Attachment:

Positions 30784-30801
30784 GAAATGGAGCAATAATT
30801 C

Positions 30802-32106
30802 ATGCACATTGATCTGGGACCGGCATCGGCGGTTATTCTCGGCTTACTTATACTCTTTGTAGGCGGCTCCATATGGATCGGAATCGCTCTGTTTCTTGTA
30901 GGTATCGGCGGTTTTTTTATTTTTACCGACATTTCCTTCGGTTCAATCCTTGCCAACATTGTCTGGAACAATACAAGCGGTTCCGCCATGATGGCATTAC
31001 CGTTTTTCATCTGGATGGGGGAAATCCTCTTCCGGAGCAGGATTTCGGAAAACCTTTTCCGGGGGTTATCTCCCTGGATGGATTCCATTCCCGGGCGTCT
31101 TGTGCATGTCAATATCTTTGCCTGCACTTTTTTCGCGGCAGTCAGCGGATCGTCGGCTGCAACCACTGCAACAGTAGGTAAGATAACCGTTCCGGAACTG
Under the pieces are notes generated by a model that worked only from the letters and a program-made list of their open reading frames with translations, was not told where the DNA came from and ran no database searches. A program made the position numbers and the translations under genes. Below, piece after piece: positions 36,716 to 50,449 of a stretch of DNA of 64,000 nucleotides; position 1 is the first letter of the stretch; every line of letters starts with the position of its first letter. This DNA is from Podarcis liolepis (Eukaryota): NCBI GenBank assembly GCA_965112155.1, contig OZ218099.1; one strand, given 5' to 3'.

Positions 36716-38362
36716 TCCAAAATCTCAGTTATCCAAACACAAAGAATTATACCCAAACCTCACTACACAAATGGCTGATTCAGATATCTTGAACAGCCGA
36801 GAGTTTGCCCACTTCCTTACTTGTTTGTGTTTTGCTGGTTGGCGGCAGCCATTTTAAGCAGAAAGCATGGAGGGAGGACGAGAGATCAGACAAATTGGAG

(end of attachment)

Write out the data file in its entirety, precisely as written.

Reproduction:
Positions 30784-30801
30784 GAAATGGAGCAATAATT
30801 C

Positions 30802-32106
30802 ATGCACATTGATCTGGGACCGGCATCGGCGGTTATTCTCGGCTTACTTATACTCTTTGTAGGCGGCTCCATATGGATCGGAATCGCTCTGTTTCTTGTA
30901 GGTATCGGCGGTTTTTTTATTTTTACCGACATTTCCTTCGGTTCAATCCTTGCCAACATTGTCTGGAACAATACAAGCGGTTCCGCCATGATGGCATTAC
31001 CGTTTTTCATCTGGATGGGGGAAATCCTCTTCCGGAGCAGGATTTCGGAAAACCTTTTCCGGGGGTTATCTCCCTGGATGGATTCCATTCCCGGGCGTCT
31101 TGTGCATGTCAATATCTTTGCCTGCACTTTTTTCGCGGCAGTCAGCGGATCGTCGGCTGCAACCACTGCAACAGTAGGTAAGATAACCGTTCCGGAACTG
Under the pieces are notes generated by a model that worked only from the letters and a program-made list of their open reading frames with translations, was not told where the DNA came from and ran no database searches. A program made the position numbers and the translations under genes. Below, piece after piece: positions 36,716 to 50,449 of a stretch of DNA of 64,000 nucleotides; position 1 is the first letter of the stretch; every line of letters starts with the position of its first letter. This DNA is from Podarcis liolepis (Eukaryota): NCBI GenBank assembly GCA_965112155.1, contig OZ218099.1; one strand, given 5' to 3'.

Positions 36716-38362
36716 TCCAAAATCTCAGTTATCCAAACACAAAGAATTATACCCAAACCTCACTACACAAATGGCTGATTCAGATATCTTGAACAGCCGA
36801 GAGTTTGCCCACTTCCTTACTTGTTTGTGTTTTGCTGGTTGGCGGCAGCCATTTTAAGCAGAAAGCATGGAGGGAGGACGAGAGATCAGACAAATTGGAG